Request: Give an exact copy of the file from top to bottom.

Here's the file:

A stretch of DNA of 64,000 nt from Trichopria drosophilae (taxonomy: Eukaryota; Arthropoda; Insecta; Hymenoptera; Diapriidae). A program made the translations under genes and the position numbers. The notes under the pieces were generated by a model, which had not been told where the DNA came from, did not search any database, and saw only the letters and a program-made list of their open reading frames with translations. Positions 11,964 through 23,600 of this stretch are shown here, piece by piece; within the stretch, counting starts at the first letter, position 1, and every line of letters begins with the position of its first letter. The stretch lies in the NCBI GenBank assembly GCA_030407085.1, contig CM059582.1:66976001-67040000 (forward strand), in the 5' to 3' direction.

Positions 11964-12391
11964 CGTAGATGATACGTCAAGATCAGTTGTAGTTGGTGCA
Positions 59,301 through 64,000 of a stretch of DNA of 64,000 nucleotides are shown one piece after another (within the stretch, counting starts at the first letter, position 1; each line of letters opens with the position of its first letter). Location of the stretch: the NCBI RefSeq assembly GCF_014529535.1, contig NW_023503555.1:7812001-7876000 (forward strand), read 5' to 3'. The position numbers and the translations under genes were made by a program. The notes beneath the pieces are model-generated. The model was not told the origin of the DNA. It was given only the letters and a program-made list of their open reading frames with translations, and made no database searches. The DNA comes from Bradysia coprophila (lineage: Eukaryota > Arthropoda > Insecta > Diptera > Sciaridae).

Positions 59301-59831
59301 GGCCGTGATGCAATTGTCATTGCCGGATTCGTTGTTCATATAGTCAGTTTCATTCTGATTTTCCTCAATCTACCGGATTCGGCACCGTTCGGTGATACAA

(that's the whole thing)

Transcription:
A stretch of DNA of 64,000 nt from Trichopria drosophilae (taxonomy: Eukaryota; Arthropoda; Insecta; Hymenoptera; Diapriidae). A program made the translations under genes and the position numbers. The notes under the pieces were generated by a model, which had not been told where the DNA came from, did not search any database, and saw only the letters and a program-made list of their open reading frames with translations. Positions 11,964 through 23,600 of this stretch are shown here, piece by piece; within the stretch, counting starts at the first letter, position 1, and every line of letters begins with the position of its first letter. The stretch lies in the NCBI GenBank assembly GCA_030407085.1, contig CM059582.1:66976001-67040000 (forward strand), in the 5' to 3' direction.

Positions 11964-12391
11964 CGTAGATGATACGTCAAGATCAGTTGTAGTTGGTGCA
Positions 59,301 through 64,000 of a stretch of DNA of 64,000 nucleotides are shown one piece after another (within the stretch, counting starts at the first letter, position 1; each line of letters opens with the position of its first letter). Location of the stretch: the NCBI RefSeq assembly GCF_014529535.1, contig NW_023503555.1:7812001-7876000 (forward strand), read 5' to 3'. The position numbers and the translations under genes were made by a program. The notes beneath the pieces are model-generated. The model was not told the origin of the DNA. It was given only the letters and a program-made list of their open reading frames with translations, and made no database searches. The DNA comes from Bradysia coprophila (lineage: Eukaryota > Arthropoda > Insecta > Diptera > Sciaridae).

Positions 59301-59831
59301 GGCCGTGATGCAATTGTCATTGCCGGATTCGTTGTTCATATAGTCAGTTTCATTCTGATTTTCCTCAATCTACCGGATTCGGCACCGTTCGGTGATACAA